They learned to grid a photograph and measure and enlarge that photograph by creating a proportionate grid on their drawing paper.
They studied drawing their self portraits. If you wish to view a larger selection of their drawings you can find them by clicking here or by scrolling to the top of the page and clicking on the small label Student Art: Beginning Drawing. If you click on each drawing, they will enlarge. Thank you to all the fine artists who took this class!
The above paintings were painted by my three Granddaughters this past weekend. Yes, I have created watercolors and drawings with them since they were little. Their Mothers have also encouraged them with their art. One thing I did not do, however, was purchase less expensive paints, brushes and paper for them to use. I find many of the student grade papers and paints uninspiring, often resulting in dull colors, brush hairs falling out into paintings and paper that tears or won’t hold up to multiple glazes or layers.
All three of them begged me to be able to paint and helped me to tape their paper to the board. The oldest ran for my pile of photo references. They used to select pictures from their coloring books that were easier to draw but would have none of that this time. The 6 chose a portrait of Abner, my daughter’s dog, the 7 chose a photo of my daughters three horses and mini donkey, and the 8 chose a photo of a polar bear! I said, “Are you sure you can do these?” The 8 said, “Yes. We can draw them by feeling the edges of the lines while we draw!” They have all practiced drawing with a continuous line, before. I helped a little, but not a lot! Mostly just to point out an angle of a line or a bump on a horse knee or jaw. The drawing of the polar bear was totally unassisted! I cautioned them about rinsing their brushes before they went back into the palettes for their colors and that was all she wrote. They were off and painting!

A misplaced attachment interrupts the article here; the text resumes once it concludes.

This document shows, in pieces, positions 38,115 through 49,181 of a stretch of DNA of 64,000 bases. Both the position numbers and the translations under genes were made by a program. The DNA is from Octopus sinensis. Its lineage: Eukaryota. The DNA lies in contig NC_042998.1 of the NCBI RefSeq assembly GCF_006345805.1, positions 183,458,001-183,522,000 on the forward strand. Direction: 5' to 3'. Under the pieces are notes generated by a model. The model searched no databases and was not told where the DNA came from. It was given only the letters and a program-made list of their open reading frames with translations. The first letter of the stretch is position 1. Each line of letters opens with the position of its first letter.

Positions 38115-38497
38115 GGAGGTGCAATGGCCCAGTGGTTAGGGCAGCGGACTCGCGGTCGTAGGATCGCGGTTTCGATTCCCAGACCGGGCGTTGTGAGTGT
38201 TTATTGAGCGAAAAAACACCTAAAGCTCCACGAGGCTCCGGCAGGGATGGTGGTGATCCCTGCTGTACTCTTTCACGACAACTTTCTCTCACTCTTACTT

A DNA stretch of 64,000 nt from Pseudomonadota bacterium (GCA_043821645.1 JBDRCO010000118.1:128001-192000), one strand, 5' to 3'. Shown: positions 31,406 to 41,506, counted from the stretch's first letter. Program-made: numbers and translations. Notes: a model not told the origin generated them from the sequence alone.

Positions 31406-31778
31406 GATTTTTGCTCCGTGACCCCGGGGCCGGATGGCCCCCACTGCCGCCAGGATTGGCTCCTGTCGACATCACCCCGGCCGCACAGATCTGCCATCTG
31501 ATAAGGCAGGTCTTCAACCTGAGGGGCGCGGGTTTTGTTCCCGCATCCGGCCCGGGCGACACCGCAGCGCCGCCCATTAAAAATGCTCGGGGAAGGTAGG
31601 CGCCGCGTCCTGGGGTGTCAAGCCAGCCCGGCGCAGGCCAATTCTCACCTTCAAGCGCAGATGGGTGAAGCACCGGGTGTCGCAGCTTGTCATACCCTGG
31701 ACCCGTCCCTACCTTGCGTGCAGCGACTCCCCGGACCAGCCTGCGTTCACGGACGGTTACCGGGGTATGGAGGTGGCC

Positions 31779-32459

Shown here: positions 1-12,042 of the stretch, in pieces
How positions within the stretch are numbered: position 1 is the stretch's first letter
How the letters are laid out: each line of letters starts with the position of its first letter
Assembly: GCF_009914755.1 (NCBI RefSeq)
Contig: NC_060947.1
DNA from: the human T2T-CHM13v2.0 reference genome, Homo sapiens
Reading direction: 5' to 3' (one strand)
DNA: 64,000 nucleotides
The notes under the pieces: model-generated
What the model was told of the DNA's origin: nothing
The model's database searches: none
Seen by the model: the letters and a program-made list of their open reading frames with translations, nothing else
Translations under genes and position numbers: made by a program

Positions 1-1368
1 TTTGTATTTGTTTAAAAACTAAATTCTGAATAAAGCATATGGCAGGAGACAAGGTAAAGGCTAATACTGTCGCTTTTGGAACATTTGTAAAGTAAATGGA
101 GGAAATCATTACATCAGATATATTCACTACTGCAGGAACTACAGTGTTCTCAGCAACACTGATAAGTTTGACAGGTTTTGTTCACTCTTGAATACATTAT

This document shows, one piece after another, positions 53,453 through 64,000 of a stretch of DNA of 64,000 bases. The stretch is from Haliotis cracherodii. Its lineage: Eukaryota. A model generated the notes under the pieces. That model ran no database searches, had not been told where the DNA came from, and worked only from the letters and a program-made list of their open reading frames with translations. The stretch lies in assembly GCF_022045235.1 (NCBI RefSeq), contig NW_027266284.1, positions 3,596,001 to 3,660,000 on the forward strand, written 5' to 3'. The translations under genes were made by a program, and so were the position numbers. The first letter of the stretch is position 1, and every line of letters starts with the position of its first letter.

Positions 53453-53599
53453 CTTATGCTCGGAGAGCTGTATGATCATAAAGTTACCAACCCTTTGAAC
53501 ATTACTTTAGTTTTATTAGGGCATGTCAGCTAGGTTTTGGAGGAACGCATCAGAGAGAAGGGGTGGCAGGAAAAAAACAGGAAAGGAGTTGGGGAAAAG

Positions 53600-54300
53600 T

Insert, here, praise for their art teachers. The conversation around the table started to revolve around what their art teachers had taught them in school. One Granddaughter stating that her teacher taught her that a painting was just lines, shapes and then add color! Another said her teacher had told her to use bright color and another talked about her teacher teaching them to use the whole page.
And they didn’t get bored! Thank you to all those Moms and Art Teachers out there who recognize the value of creativity for our children. They may never make a living creating art, but they are learning skills that will stick with them a lifetime about exploring, creating and making choices. Plus! They will have one more thing they can enjoy doing in their free time!